“The crucifixion is the touchstone of Christian authenticity, the unique feature by which everything else, including the resurrection, is given its true significance. The resurrection is not a set piece. It is not an isolated demonstration of divine dazzlement. It is not to be detached from its abhorrent first act. The resurrection is, precisely, the vindication of a man who was crucified. Without the cross at the center of the Christian proclamation, the Jesus story can be treated as just another story about a charismatic spiritual figure. It is the crucifixion that marks out Christianity as something definitively different in the history of religion. It is in the crucifixion that the nature of God is truly revealed. … we can assert that the crucifixion is the most important historical event that has ever happened. The resurrection, being a transhistorical event planted within history, does not cancel out the contradiction and shame of the cross in this present life; rather, the resurrection ratifies the cross as the way “until he comes.”
Fleming Rutledge, The Crucifixion: Understanding the Death of Jesus Christ, p. 44.

In The Crucifixion, and also in her other works, Rutledge even goes so far as to say that Jesus’ descent into Hell was a necessary aspect of his death on the cross.

"The Old Testament God" is the one who has come down from his throne on high into the world of sinful human flesh and of his own free will and decision has come under his own judgment in order to deliver us from everlasting condemnation and bring us into eternal life. He has not required human sacrifice; he has himself become the human sacrifice. He has not turned us over and forsaken us; he was himself turned over and forsaken. This is what the Old Testament prophet Isaiah says: Surely he has borne our griefs and carried our sorrows; yet we esteemed him stricken, smitten by God, and afflicted. But he was wounded for our transgressions, he was bruised for our iniquities; upon him was the chastisement that made us whole, and with his stripes we are healed. (53:4-5)”
Fleming Rutledge, And God Spoke to Abraham: Preaching from the Old Testament, p. ?

Notice Rutledge’s carefully chosen words here. She is purposely saying that it was God who died on the cross. She distinguishes an important concept by saying this rather than speaking of God’s Son dying on the cross. This does indeed differentiate the crucifixion from child-abuse (some have disparagingly suggested such an explanation of the cross) and Rutledge emphasises how it was God, who came to earth as a human; it was God who suffered; it was God who died; it was God who paid the price; it was God who descended into Hell to set free the captives.

Rutledge goes on to say that,  

“We have to come to terms with what seems to be godforsakenness in the world. Many people find that difficult or even impossible. And people who find it difficult or impossible will probably not come to church on Good Friday and will concentrate on the happy aspect of the faith. But I think that’s too bad, because the real depth and strength of the faith is its facing of the worst, and the fact that Jesus faced and endured the worst is ultimately, for many, the only comfort we have in the extremities of the kind of situations that I’m talking about.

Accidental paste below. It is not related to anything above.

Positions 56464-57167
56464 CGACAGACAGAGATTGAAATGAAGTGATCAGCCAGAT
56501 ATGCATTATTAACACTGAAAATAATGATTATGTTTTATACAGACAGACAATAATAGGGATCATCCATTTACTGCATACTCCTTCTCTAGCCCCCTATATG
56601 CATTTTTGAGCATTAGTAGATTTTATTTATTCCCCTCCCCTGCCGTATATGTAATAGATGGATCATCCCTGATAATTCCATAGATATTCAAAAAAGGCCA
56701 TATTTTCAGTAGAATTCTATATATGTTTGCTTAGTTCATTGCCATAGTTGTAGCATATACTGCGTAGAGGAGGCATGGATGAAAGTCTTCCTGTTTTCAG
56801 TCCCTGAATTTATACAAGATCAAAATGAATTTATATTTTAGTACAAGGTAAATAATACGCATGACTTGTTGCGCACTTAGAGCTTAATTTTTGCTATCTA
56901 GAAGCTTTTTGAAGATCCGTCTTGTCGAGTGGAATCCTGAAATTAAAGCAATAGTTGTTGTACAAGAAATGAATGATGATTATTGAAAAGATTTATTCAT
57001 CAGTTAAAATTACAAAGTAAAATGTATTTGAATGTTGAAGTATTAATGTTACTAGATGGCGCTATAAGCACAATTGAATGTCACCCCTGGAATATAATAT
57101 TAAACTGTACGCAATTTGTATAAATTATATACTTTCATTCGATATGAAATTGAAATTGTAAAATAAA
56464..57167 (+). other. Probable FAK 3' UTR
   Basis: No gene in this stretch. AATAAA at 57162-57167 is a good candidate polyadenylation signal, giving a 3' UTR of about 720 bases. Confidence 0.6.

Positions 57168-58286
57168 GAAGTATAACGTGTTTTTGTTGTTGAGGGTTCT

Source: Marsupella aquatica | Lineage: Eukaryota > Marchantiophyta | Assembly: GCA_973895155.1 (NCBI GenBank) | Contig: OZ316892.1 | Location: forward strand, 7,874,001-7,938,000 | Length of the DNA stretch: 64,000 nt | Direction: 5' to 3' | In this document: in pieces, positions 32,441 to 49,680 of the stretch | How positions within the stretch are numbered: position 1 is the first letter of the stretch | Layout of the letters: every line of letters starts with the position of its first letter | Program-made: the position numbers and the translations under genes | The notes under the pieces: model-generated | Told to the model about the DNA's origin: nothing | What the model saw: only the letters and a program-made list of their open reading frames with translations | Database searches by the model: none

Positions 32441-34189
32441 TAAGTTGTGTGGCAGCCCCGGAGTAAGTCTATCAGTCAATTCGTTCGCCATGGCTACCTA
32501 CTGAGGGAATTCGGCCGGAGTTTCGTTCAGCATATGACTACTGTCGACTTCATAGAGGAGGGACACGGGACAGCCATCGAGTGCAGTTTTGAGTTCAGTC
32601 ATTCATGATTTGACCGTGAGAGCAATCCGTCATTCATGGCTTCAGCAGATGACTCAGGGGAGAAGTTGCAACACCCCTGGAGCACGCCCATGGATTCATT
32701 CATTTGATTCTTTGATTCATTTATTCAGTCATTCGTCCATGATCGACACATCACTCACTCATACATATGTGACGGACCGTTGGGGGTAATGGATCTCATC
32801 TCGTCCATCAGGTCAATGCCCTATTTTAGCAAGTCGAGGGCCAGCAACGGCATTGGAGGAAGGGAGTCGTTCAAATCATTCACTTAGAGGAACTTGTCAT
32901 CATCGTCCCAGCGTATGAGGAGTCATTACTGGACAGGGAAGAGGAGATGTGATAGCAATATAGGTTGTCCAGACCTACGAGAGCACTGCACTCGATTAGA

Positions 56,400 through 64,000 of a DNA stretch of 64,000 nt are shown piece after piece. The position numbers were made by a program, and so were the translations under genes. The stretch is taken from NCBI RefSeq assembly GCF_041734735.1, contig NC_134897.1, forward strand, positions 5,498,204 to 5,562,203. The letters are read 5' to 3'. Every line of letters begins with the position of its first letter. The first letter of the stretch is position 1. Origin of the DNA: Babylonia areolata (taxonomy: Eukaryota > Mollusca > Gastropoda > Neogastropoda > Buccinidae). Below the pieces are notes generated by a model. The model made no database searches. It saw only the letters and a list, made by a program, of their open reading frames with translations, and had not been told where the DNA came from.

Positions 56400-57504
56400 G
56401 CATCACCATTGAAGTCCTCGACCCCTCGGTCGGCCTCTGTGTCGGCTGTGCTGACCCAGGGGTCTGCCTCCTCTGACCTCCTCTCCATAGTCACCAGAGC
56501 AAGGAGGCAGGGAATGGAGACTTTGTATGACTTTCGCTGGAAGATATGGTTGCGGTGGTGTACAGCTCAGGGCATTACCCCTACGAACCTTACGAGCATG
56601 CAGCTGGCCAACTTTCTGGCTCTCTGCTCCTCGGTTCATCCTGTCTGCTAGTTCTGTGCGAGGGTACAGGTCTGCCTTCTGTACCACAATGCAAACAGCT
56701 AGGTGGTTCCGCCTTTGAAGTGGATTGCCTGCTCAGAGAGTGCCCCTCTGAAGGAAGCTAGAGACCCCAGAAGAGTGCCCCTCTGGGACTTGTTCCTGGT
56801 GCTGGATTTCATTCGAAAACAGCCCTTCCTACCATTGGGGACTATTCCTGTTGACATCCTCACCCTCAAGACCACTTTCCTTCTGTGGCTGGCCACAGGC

The only comfort we have is that Jesus was there before us and that somehow, he wrested away the power of death and sin precisely in his abandonment. How that happened, I can’t say. But the entire proclamation of the church, of the New Testament witnesses, is that that is what happened. Precisely out of the abandonment, he descended into hell.”
Fleming Rutledge, “Interview with Rev. Fleming Rutledge”[1]

Rutledge is a gift to the church at this time in history. I encourage all to read her writings and particularly her latest, The Crucifixion.

[1] Fleming Rutledge, “Interview with Rev. Fleming Rutledge,” Religion and Ethics News Weekly, April 19, 2013,

Tuesday, May 22, 2018

The Ubiquitous Nature of AI

The definition of a Turing Test, as developed by Alan Turing, is an interaction in which “a human evaluator judges natural language conversations between a human and a machine designed to generate human-like responses.”(1) The human evaluator would see if they could distinguish which voice was human and which was machine. Google just revealed their new Duplex AI systems. You can see a video here. Listen in on the conversation between human and machine and see if you could tell which was which if you were not “in on the charade.”

Artificial intelligence, or AI, is rapidly becoming more and more prevalent. Take for example, the little ads at the bottom of an or .com page. When I look at my page, it has a section entitled, “Inspired by your shopping trends.” In there I see a selection of books it is suggesting I might like to buy. I don’t just use Amazon for books, but apparently that is what I have mostly done in recent weeks. As I look through the suggestions, Amazon has done a good job of selecting books for me. I don’t own any of those books and many of them are ones I would like to read. Those were all selected by an AI. AI is presently capable of keeping inventory of what is in my refrigerator and keeping the shelves stocked by placing the orders. I don’t presently have a fridge hooked up to the internet, but there is a good chance that the next one I buy will come equipped with wifi capability whether I plan to use it or not.